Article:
The Nationals Open and Show Baseball's Power

The Nationals roster lines up during the opening ceremonies with Screech
Nico Dodd
The Nationals roster lines up during the opening ceremonies with Screech

What befits a baseball opening day the most? Well, if you’re a Washington Nationals fan, a perfect opening day would consist of the two young faces of the franchise doing what they do best.

It would be Stephen Strasburg pitching seven innings of shutout, three-hit ball.

It would be Bryce Harper, after picking up his NL rookie of the year award, showing why he got it by hitting not one but two home runs, providing the winning margin of a 2-0 victory opening day victory over the Miami Marlins who floundered at the plate like beached—well, you know—fish.

“He hit that one straight and up,” a Nats employee on the second level told us. “I heard it went straight over center field.”

That it did. Straight, like a Tell arrow through an apple, so sudden you barely had time to wonder if that really happened.

That was in the first inning, on a one-ball count and it happened so fast that it took a second for the roar of the crowd to build to an even bigger roar. My thought was more like “Holy s---" but the guy waving his jacket like a toreador was speechlessly grinning. A smile formed on the face of a white-haired fan up here, spreading out to his beard stubble. He was wearing a Harper jacket.

But even before the Harper fireworks, the methodical Strasburg bearing and pitching, the day was a gift to everyone—fans, officials, players, and, okay, maybe not the Marlin players in their grayish uniforms taking batting practice. But they didn’t know that then.

The Marlins, like everyone else and ourselves, basked in God’s green acres of baseball turf, in outfield and infield, in blues skies and throw and catch warm-ups, and in walking side by side fathers and sons and grandfathers and granddaughters. “I’m being grandpop today,” the grandpop from Fairfax said. “Only thing is, I can’t keep up with her.”

You could see the difference in the air and on the Metro—if somebody wasn’t coming from the zoo on a Monday late morning, they were for sure going to the Nationals game, surging a lot out of Virginia in a sea of red and white, Zimmermans, Strasbergs, Harpers and Desmonds and worthy Werths, boyfriends and girlfriends, and a 14-month-old boy with his dad behind home plate. “First time,” his dad said. At least he wasn’t trading stocks on eBay or selling them to us.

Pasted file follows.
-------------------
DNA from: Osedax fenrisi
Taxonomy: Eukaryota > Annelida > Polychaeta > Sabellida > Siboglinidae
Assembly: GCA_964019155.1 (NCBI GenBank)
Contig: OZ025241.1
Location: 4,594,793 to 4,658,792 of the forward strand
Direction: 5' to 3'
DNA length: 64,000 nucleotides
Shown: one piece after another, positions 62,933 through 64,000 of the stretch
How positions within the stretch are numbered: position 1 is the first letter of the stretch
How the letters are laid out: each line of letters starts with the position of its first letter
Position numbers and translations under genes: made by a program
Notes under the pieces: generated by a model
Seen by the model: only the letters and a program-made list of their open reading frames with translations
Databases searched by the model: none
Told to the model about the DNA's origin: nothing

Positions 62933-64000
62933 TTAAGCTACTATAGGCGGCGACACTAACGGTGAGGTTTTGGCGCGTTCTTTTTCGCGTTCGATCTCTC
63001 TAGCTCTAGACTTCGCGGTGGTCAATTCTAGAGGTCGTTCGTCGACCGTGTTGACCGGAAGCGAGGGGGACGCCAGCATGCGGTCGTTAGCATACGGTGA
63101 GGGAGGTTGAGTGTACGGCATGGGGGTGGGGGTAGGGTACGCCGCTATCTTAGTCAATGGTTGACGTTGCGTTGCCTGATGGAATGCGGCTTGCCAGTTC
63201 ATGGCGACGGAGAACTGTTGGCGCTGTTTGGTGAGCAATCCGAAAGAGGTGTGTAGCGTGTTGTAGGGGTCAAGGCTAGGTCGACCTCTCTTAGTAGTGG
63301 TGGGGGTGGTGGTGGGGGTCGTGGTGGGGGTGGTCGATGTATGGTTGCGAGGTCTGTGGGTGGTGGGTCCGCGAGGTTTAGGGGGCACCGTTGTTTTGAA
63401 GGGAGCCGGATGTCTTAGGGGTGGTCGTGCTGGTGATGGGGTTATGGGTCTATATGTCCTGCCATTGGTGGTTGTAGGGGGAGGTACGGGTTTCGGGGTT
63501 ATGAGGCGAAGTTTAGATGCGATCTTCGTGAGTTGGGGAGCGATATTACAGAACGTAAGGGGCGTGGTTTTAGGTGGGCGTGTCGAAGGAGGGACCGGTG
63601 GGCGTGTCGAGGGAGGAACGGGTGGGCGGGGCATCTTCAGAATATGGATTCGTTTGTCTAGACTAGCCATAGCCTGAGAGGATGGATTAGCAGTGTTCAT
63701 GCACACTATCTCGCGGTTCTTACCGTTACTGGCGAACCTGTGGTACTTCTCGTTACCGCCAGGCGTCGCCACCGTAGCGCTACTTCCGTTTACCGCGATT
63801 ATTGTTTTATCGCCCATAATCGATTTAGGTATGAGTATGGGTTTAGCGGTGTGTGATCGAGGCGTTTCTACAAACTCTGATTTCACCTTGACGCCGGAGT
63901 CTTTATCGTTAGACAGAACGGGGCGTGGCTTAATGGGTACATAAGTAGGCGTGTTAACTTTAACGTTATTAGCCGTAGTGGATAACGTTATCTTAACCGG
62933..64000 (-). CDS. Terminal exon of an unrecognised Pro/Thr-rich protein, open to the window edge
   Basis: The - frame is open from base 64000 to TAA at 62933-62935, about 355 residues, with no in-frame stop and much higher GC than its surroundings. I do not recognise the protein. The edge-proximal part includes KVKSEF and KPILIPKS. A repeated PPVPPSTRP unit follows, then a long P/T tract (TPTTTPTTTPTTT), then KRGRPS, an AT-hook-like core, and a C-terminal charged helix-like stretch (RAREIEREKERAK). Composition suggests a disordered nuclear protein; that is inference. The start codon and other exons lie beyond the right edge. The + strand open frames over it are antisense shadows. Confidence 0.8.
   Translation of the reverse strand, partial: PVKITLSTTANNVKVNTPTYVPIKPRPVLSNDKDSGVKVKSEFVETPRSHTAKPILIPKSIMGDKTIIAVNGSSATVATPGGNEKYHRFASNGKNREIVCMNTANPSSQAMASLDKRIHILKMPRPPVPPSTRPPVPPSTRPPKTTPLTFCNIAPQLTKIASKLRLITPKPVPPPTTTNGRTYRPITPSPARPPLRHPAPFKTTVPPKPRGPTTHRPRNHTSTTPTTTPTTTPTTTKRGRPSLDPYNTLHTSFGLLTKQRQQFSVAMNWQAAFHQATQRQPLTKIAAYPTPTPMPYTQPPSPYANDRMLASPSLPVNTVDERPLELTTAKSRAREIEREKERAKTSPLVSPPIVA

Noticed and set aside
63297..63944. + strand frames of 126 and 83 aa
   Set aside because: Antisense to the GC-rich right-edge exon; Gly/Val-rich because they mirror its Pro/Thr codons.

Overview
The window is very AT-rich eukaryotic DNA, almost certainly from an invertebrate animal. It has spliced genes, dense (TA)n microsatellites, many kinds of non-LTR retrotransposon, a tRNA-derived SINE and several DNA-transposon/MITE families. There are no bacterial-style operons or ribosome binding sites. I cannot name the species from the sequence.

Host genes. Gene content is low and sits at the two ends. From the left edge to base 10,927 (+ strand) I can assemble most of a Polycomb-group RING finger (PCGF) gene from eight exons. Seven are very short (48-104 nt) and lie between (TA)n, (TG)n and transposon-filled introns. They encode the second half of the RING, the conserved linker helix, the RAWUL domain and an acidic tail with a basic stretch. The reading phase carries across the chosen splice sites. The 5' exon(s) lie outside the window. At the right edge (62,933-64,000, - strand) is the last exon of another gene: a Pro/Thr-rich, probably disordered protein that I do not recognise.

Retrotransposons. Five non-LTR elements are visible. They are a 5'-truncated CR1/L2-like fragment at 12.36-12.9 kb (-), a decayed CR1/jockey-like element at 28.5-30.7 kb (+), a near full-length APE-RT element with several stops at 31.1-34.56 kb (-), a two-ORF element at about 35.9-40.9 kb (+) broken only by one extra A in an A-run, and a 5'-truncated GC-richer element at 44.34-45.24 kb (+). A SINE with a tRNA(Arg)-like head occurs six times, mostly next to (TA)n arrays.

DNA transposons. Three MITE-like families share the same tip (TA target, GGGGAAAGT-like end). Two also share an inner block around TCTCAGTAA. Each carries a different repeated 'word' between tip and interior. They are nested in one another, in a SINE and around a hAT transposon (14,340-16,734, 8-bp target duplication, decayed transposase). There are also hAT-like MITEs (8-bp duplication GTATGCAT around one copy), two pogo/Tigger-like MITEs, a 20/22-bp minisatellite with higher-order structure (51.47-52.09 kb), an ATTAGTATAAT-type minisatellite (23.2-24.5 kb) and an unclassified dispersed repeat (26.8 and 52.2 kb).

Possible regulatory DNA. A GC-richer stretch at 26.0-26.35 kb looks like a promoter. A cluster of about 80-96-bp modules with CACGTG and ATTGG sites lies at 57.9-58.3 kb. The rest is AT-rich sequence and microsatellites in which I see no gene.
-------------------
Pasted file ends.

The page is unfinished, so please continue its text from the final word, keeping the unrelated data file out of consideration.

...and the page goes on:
Opening day is the opening of sacred ground and as yet untarnished hopes and the laying to rest of the year before. It was, after all, the grandest of years and the suddenly worst kind of year that had the Nationals, once the losingest team in baseball, rising to the heights of baseball’s best record, only to lose a game they had in hand, a strike away from advancing to the National League playoffs.

The scoreboard celebrated for us—Jason Werth’s walk-off home run was seen again, Strasburg’s easy motions and Harper’s dirty uniform derring-do.

Now, the Washington Nationals are being picked as World Series by Sports Illustrated, a curse in some quarters with historical examples of being so, or just an embellishment of the notion that we have a pretty damn good team here.

We all, we happy few gathered at home plate to see Adam LaRoche, who looks like a ballplayer personified, a grown up still playing a man-child game and Harper, a man child playing like a gutsy grownup. They—and ageless manager Davey Johnson and general manager Mike Rizzo, were all honored with various awards at home plate.

In April in spring, a baseball stadium is a kind of holy place before the grass gets torn up, the dust scattered, —the temples are home plate, first base, second base and third base, the fields of play are green and pristine, and now, before someone hollers the sacred beginnings of ball playing—which is to say “Play ball”—the uniforms, especially the Nats’ white with red names and numbers, seem blindingly washed, like the togas of senators on a stroll—Washington senators. In his uniform, Davey Johnson looked like he was going to the prom.

The bald eagle Screech—who still looks like a chicken by another name—wandered, well, like some other kind of bird, among the gathered folks, television reporters, the odd writer, the photographers, the U.S. Army Chorus, the veteran throwing out the first ball, the ball girls and ball boys. Mayor Vincent Gray, a ballplayer of some renown, showed up to deliver the lineup and when we asked him if he was still playing he said, “You bet.” He sounded so confident that we almost asked him if he was running again for mayor, but we refrained. Because Gray was today like the rest of us a fan glad to be here and politics in Washington stayed outside the gates with no tickets to the game.

Children ran out into the field at one point taking up the position. “America the Beautiful” was heard and country songs and songs I never heard before. They could have been the theme from “Field of Dreams”, or “The Natural”, and why not.

The announcer called out everyone's name on both team and so many job-holders among the Nats—even the assistant massage therapist got to trout out on to the field—that I started to wait for my name to be called but in vain.

I went to Easter Mass on Sunday—and opening day today. For different reasons, each occasion had the effect of turning me for a second into a small boy again—awed with memory in the first case, happy in the sun in the second.

Happy day. The Washington Nationals are in first place and undefeated. What befits a baseball opening day more than that?

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Mon, 22 Dec 2014 16:21:32 -0500

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